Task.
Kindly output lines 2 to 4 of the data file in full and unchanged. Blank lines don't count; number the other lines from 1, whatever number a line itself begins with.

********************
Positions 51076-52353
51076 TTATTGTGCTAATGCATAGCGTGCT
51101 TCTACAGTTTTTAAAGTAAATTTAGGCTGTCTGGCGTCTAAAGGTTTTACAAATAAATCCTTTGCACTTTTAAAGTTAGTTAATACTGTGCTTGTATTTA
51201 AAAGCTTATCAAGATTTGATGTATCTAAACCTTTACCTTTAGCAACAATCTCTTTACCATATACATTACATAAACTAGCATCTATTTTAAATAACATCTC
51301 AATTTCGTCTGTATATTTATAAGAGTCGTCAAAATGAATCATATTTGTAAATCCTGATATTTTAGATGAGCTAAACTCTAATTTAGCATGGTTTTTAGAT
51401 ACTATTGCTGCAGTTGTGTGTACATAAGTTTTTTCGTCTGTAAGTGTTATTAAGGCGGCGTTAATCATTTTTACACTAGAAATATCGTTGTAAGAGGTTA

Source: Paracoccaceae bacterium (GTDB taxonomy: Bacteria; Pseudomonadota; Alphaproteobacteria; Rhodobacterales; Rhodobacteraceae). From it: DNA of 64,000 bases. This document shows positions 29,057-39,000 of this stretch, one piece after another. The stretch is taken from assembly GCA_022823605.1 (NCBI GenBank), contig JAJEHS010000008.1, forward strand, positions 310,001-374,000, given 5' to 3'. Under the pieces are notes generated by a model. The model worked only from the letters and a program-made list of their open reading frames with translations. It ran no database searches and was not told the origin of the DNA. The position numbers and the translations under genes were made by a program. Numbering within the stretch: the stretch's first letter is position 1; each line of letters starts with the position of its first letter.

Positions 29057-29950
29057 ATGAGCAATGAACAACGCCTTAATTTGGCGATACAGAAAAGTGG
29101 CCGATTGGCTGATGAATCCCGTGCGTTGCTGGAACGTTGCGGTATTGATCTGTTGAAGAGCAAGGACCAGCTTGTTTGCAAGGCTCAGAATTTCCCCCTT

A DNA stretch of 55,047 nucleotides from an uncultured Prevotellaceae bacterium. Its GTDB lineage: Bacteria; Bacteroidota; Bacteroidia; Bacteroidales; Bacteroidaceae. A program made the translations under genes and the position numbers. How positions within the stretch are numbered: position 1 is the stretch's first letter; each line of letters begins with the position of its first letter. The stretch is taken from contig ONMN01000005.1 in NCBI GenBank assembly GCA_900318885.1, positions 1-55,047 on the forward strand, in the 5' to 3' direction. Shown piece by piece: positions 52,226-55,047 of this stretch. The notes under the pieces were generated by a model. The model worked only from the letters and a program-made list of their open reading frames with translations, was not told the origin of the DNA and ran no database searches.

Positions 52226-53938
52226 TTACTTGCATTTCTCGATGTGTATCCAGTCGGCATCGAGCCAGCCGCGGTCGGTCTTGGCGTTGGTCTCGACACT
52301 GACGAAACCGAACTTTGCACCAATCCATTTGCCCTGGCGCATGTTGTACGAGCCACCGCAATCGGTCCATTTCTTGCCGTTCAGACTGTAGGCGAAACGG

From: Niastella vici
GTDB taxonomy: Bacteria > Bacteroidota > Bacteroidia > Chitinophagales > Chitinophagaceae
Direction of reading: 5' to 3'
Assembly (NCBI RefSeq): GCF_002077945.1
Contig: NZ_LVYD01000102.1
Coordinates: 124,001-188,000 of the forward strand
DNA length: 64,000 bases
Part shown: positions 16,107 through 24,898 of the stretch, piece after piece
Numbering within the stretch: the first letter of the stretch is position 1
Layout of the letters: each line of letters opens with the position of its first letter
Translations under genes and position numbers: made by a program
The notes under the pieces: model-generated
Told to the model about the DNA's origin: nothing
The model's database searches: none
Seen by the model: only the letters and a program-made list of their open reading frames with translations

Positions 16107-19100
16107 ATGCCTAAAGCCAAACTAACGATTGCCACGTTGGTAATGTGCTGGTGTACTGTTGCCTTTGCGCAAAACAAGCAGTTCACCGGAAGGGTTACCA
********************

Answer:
51076 TTATTGTGCTAATGCATAGCGTGCT
51101 TCTACAGTTTTTAAAGTAAATTTAGGCTGTCTGGCGTCTAAAGGTTTTACAAATAAATCCTTTGCACTTTTAAAGTTAGTTAATACTGTGCTTGTATTTA
51201 AAAGCTTATCAAGATTTGATGTATCTAAACCTTTACCTTTAGCAACAATCTCTTTACCATATACATTACATAAACTAGCATCTATTTTAAATAACATCTC